While Paul's refusal to play the game of politics as usual precludes a warm embrace by Republican blue bloods, he is remarkably well-financed (having raised over $12 million from mostly small donors) and has a devoted band of followers. As a recent Politico article explains, he also has a shrewd game plan:
The Texas congressman's long-haul approach is designed to take advantage of new GOP proportional allocation rules that enable candidates to amass delegates without finishing in first place, and to leverage the unique attributes of his campaign ? an intensely loyal following and a steady flow of money that will likely enable him to continue for as long as he chooses.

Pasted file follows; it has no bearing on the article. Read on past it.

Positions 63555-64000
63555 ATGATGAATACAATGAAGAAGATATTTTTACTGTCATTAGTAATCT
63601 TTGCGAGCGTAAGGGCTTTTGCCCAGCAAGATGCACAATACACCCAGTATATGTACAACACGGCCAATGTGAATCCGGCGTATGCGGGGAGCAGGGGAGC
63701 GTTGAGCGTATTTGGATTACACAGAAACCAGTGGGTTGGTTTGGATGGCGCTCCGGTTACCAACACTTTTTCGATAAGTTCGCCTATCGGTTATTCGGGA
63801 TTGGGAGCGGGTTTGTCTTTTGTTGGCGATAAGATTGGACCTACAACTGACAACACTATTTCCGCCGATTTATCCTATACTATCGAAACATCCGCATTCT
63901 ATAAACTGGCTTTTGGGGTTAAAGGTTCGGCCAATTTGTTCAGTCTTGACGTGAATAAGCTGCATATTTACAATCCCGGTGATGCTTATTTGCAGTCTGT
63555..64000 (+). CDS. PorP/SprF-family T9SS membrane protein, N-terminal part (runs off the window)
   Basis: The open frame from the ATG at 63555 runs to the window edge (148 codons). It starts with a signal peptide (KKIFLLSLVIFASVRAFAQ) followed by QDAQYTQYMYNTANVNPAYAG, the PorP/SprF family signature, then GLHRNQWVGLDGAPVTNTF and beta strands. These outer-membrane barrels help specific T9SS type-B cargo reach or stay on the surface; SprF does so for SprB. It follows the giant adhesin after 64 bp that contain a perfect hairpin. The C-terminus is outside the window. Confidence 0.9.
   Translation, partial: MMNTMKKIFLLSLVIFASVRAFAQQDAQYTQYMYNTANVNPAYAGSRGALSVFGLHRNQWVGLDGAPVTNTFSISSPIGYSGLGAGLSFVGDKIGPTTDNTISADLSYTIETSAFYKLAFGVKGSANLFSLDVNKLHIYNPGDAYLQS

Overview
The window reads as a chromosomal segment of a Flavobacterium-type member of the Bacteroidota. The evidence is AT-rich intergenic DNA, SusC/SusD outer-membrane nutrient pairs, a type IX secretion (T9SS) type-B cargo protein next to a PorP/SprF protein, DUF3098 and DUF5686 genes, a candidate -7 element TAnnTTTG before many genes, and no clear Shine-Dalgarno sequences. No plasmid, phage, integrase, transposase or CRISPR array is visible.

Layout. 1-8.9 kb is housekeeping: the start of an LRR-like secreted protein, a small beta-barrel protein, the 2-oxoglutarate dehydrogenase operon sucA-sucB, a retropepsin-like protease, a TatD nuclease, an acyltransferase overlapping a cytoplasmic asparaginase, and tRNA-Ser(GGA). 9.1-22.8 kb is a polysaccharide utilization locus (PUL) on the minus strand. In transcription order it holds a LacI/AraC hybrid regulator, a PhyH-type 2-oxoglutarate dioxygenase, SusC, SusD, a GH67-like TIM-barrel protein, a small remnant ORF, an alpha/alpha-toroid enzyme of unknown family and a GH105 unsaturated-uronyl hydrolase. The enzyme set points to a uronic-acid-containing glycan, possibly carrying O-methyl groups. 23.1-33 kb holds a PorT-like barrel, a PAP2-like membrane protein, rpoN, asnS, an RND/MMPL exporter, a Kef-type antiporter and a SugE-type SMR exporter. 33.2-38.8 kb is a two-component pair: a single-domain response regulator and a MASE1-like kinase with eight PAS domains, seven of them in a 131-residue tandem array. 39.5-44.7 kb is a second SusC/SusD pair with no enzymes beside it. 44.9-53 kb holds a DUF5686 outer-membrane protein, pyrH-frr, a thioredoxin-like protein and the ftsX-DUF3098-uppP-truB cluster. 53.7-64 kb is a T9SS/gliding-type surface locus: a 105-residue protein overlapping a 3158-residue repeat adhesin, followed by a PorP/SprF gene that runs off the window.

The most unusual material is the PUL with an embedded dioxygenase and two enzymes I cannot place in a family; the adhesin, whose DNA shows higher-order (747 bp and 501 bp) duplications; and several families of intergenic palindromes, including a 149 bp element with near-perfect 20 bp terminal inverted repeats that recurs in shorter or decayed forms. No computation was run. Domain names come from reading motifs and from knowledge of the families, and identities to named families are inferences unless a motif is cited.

Paul has already put teams in place in 12 caucus states through March 6, when about a dozen Republican primaries and caucuses will take place. On Wednesday, the campaign announced five office openings: Colorado, Maine, Minnesota, North Dakota and Washington.
Whether or not this long-term strategy for success will bear fruit remains to be seen, but the beltway talking heads are beginning to recognize that it would be folly to dismiss Paul this early in the game. The polls are bearing this out. Having indulged themselves on everything from vichyssoise to bananas foster, it may well be that American conservatives are finally ready to cast their vote for plain 'ole vanilla.
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